Pray With the Pope: July 2020
Pope’s Universal Prayer Intention: That today’s families may be accompanied with love, respect and guidance.
The great value of family connections
As a great-uncle, I watch the progress of my nephew and niece’s families with interest and a measure of awe.
I note the immense commitment, dedication and energy required to bring up young children. On one occasion I was moved to say to a niece that I thought parenthood was a vocation.
The families I am talking about would be described as “nuclear”; in other words, they live in a house physically separate from the extended family. Some nuclear families have very little face-to-face contact with the extended family except through social media, such is the extent to which families have been “globalised” today.
The notion of “nuclear” is supposed to highlight the independence of the basic family unity. It is like a previous understanding of the nuclear structure in which we imagine nuclear particles running around independently of each other.
More recent science, particularly quantum physics, has shown that it’s not like that at all. Atomic particles are, like all of reality, connected to other particles, and they are ultimately connected to everything else.
In this quantum and systems view of reality, the central characteristic of creation is its interconnectedness. This connectedness is not static, indeed it is more like a great cosmic dance in which things are constantly in motion but always linked in breathtakingly creative ways.
The extraordinary result of this vast cosmic choreography is that the whole is much more than the parts. The Amazon forest is a greater and more magnificent phenomenon than its individual trees.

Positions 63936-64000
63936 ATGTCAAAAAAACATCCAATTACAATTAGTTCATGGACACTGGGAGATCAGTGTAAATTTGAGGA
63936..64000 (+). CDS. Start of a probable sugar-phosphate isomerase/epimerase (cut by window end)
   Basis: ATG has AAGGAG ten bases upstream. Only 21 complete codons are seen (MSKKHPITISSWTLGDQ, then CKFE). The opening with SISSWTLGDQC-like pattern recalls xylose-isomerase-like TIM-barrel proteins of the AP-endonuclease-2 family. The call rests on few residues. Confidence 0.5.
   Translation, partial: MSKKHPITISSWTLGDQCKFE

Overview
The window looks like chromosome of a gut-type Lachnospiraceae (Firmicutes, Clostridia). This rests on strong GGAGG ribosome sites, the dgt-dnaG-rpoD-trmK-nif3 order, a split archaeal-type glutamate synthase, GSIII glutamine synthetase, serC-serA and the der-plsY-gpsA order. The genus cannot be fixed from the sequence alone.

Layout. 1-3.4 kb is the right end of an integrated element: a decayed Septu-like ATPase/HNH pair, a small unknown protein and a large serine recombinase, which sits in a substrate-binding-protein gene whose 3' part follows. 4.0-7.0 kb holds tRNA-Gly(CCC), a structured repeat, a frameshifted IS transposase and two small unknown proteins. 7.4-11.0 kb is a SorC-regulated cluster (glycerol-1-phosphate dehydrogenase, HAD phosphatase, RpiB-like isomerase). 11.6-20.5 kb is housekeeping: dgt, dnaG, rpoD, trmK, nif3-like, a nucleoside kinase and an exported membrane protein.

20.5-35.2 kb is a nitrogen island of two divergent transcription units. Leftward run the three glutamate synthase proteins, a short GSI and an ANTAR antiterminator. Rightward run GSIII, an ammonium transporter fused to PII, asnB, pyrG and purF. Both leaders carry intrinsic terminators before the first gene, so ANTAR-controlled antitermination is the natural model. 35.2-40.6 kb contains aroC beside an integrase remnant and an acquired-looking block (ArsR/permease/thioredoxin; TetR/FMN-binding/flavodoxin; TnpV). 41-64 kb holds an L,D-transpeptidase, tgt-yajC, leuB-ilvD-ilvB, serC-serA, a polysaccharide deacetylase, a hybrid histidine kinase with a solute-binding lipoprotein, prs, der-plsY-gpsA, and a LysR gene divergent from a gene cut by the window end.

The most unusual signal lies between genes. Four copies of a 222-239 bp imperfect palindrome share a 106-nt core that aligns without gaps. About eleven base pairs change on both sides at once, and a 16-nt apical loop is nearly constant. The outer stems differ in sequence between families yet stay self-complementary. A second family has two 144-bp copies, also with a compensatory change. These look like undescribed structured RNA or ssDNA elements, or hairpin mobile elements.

Being connected is the key
This more modern understanding of “nuclear” enriches that concept of the nuclear family. Indeed, it makes it unrecognisable. A certain measure of independence is important, but being connected is what it’s really all about—and being connected is healthier, safer and more satisfying.
Hence it is important for nuclear families to have the necessary connections with the extended family as well as with friends, colleagues and acquaintances. This seems to me—speaking as a complete amateur of course—why the first need of a family, especially a young one, is to feel connected.
For example, a young mother looking after her firstborn needs the support and advice of an older, more experienced mother to reassure her that she’s getting things right. There are many books on parenting these days, but there’s no substitute for wise advice from a real person.
My nephew and niece are blessed to have a full deck of grandparents, all of whom are in South Africa. They also have a good spread of siblings which makes for myriad uncles and aunties for their children, which is great for their socialisation. As more children arrive, this makes for a network of cousins among the younger generation.
We are social animals, not self-sufficient individuals. The family network is where we grow and learn. People who subscribe to the theory of the sovereign individual should ask themselves who changed their nappies and brought them through the dangers and challenges of childhood to the relative security and independence of adulthood.
It is simply and obviously not good for us to be alone. The Covid-19 pandemic is teaching us this again through the pain of separation.
Of course, many families do not fit the almost idyllic description I have just given. The symbols we use for families usually have figures representing the father, the mother, and two or three children.
In South Africa and elsewhere, that symbolic representation does not tally with the reality of single parenthood, migrant labour, dire poverty and all the other forces which contrive to cause traditional family structures to break down.
With such a high proportion of “non-traditional” families in our society we, as the Church, will have to work hard and with much imagination and prayer to accompany with love, respect and guidance, all our families.
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